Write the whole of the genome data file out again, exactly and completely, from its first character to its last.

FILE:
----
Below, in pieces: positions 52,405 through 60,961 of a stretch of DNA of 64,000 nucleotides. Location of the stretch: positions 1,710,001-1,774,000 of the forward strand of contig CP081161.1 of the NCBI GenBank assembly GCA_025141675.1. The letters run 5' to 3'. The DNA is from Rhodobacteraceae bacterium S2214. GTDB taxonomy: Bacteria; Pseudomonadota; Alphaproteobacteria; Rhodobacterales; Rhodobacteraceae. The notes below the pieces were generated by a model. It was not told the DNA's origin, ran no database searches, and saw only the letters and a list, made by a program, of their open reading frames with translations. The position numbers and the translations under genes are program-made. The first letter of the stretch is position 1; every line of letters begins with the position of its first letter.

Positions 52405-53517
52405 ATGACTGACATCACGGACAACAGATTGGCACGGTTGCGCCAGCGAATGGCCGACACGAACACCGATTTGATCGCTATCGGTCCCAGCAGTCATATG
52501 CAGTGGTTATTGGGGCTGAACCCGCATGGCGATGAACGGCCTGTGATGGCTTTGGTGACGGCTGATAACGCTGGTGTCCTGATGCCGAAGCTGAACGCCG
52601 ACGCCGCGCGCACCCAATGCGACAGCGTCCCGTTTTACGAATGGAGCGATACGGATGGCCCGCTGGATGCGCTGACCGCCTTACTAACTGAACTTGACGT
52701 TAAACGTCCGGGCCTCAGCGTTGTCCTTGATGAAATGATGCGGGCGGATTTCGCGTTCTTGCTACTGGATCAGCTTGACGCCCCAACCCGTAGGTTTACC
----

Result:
Below, in pieces: positions 52,405 through 60,961 of a stretch of DNA of 64,000 nucleotides. Location of the stretch: positions 1,710,001-1,774,000 of the forward strand of contig CP081161.1 of the NCBI GenBank assembly GCA_025141675.1. The letters run 5' to 3'. The DNA is from Rhodobacteraceae bacterium S2214. GTDB taxonomy: Bacteria; Pseudomonadota; Alphaproteobacteria; Rhodobacterales; Rhodobacteraceae. The notes below the pieces were generated by a model. It was not told the DNA's origin, ran no database searches, and saw only the letters and a list, made by a program, of their open reading frames with translations. The position numbers and the translations under genes are program-made. The first letter of the stretch is position 1; every line of letters begins with the position of its first letter.

Positions 52405-53517
52405 ATGACTGACATCACGGACAACAGATTGGCACGGTTGCGCCAGCGAATGGCCGACACGAACACCGATTTGATCGCTATCGGTCCCAGCAGTCATATG
52501 CAGTGGTTATTGGGGCTGAACCCGCATGGCGATGAACGGCCTGTGATGGCTTTGGTGACGGCTGATAACGCTGGTGTCCTGATGCCGAAGCTGAACGCCG
52601 ACGCCGCGCGCACCCAATGCGACAGCGTCCCGTTTTACGAATGGAGCGATACGGATGGCCCGCTGGATGCGCTGACCGCCTTACTAACTGAACTTGACGT
52701 TAAACGTCCGGGCCTCAGCGTTGTCCTTGATGAAATGATGCGGGCGGATTTCGCGTTCTTGCTACTGGATCAGCTTGACGCCCCAACCCGTAGGTTTACC